Jacky Sherman

The Consultant's Consultant

07970 638857


Business Coaching Is Like Tough Love

But it's good to be accountable ...



Sometimes it's the off the cuff remark or a sentence someone writes that hits a note with you and makes you see things differently. And so it was for me when I asked Kathy Bassett of ActionCOACH to contribute to my blog post this week giving her take on accountability in her role as a coach ...

Your business coach is responsive to your doubts and uncertainties and doesn't let you off the hook!

Your business coach is responsive to your doubts and uncertainties and doesn't let you off the hook!

copyright: tashatuvango / 123rf stock photo

Kathy wrote, "We all need someone to be accountable to; someone who cares about us, wants us to be at our best and won't let us off the hook, very like tough love, like a parent trying to instil good behaviour into their children."

The word love is usually reserved for our more intimate private relationships, and can seem inappropriate in a business context. So I'm going to hand over to Kathy for the rest of this blog post to explain how she sees the role of tough love in helping her clients achieve their business objectives.

What is accountability in coaching? It's a simple concept that if you contract with your coach to report back by a set time, you are more likely to do it. I believe that we all have occasions where we make excuses for not having done the things that we know we should and actually want to do.

"Does this situation resonate with you?"

Logic says do it, emotions let you off, and you say let's not bother, there is always tomorrow. You can always then justify to yourself why you haven't done it. If you have made yourself accountable to someone else and they challenge you, then you tend to get the stuff done, the right stuff, at the right time. You also feel good about your achievement.

As a business coach, I encourage people to set goals that suit them to provide the future that they desire. They then break the goals down into bite-size chunks with specific timescales. I then expect them to stick to them.

"The challenge comes when I tease out of them the real reason they are prevaricating!"

An example can help to see this in action. One of my clients was having a long-term problem with a supplier which was hindering his product development and thereby delaying product updates to his customers.

The situation came up at every coaching session and was getting in the way of delivering other goals, and both directors were really fed up with the situation.

Despite many efforts to get the supplier to change his behaviour, it was like banging their heads on the proverbial brick wall.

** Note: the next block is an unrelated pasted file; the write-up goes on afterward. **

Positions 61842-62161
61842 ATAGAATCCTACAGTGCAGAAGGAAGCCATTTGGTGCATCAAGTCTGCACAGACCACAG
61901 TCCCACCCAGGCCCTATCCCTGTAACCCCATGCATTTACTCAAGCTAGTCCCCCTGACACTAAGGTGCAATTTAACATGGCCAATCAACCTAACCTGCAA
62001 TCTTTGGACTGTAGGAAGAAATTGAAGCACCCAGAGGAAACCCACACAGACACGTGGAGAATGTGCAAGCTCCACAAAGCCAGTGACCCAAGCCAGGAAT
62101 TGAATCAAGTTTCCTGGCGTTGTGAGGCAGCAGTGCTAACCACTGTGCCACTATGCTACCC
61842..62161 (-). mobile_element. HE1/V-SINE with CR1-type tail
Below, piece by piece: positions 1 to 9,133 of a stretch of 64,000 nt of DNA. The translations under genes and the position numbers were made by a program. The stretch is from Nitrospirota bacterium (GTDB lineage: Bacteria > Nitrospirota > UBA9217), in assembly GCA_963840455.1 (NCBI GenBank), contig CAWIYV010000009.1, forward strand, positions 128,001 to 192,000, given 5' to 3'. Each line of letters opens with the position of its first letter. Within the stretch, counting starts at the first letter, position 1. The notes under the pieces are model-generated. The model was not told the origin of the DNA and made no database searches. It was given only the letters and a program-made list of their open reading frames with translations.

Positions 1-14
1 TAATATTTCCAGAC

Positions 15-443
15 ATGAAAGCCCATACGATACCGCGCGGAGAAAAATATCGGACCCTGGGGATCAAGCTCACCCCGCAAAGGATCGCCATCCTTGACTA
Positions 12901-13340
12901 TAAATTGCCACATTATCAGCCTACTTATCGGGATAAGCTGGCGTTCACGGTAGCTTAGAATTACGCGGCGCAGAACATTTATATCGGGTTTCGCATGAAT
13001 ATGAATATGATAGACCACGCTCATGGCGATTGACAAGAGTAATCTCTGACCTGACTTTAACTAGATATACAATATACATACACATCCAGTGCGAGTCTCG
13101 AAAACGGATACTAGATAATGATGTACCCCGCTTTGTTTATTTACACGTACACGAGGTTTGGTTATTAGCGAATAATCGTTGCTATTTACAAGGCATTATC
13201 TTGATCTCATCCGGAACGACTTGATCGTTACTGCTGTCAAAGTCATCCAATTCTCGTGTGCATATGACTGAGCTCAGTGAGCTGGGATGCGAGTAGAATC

After yet one more incident recited in a coaching session, I brought it to a head and asked how they felt about the situation. The response was basically fed up, stressed, frustrated. So what were they going to do about it? Well, there were other potential suppliers; however, they felt it would be difficult to change when they had used someone for so long, and the change would be complex.

"Better the devil you know, right?"

This time, however, simply by explaining it to me the frustration won, and they decided to explore possibilities elsewhere. We broke the whole issue down into small chunks with timescales and deadlines for each part reporting back to each weekly coaching session.

They are much happier as they are taking decisive action, rather than wasting emotions and time on something that they realised, for the good of the business had to be solved. The reporting back to me each week keeps them motivated and on track.

"Why? This is where the tough love comes in!"

When we promise to do something for someone, we then do it for them. Even though it is the right thing to do and we gain the benefit. Always having someone to be accountable to, motivates us to do it because we don't want to let them down, even though we are the person who benefits from the result. Illogical creatures, aren't we? But then, it is an emotional commitment and emotion isn't always logical.

Accountability to this other person includes their emotional commitment to you in return. They challenge you to set your goals, you develop as a person. Ultimately, they assist you to grow your business over time, as you will be taking the right actions at the right time and learning on the journey.

Kathy Bassett, ActionCOACH

Your business coach is responsive to your doubts and uncertainties and doesn't let you off the hook. A great coach gets their satisfaction out of your success.

Have you ever heard of an Olympic athlete not having someone to be accountable to? It is a coach who helps them to focus and pushes them from being good atheletes to being great athletes.

"It is no different in our business lives!"

I have someone I am accountable to, and have had since I started my business over 5 years ago. I so wish that I had had someone earlier in my life to help me to identify and achieve my life goals sooner.

We all want to be the best we can be, don't we? So who would make a good person for you to be accountable to? Someone who cares about you, wants you to be at your best and won't let you off the hook, and someone who will give you the equivalent of tough love.

Thank you, Kathy, for a new insight for me. No direct referral tip out of this except to emphasise the value of finding someone who will hold you to account whilst supporting you to achieve your business and personal objectives.

If you don't already know Kathy and you'd like a conversation with her about how coaching would help you, then call me on 07970 638857 or click here to ping me an email and I'll introduce you.

Until next time ...


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07970 638857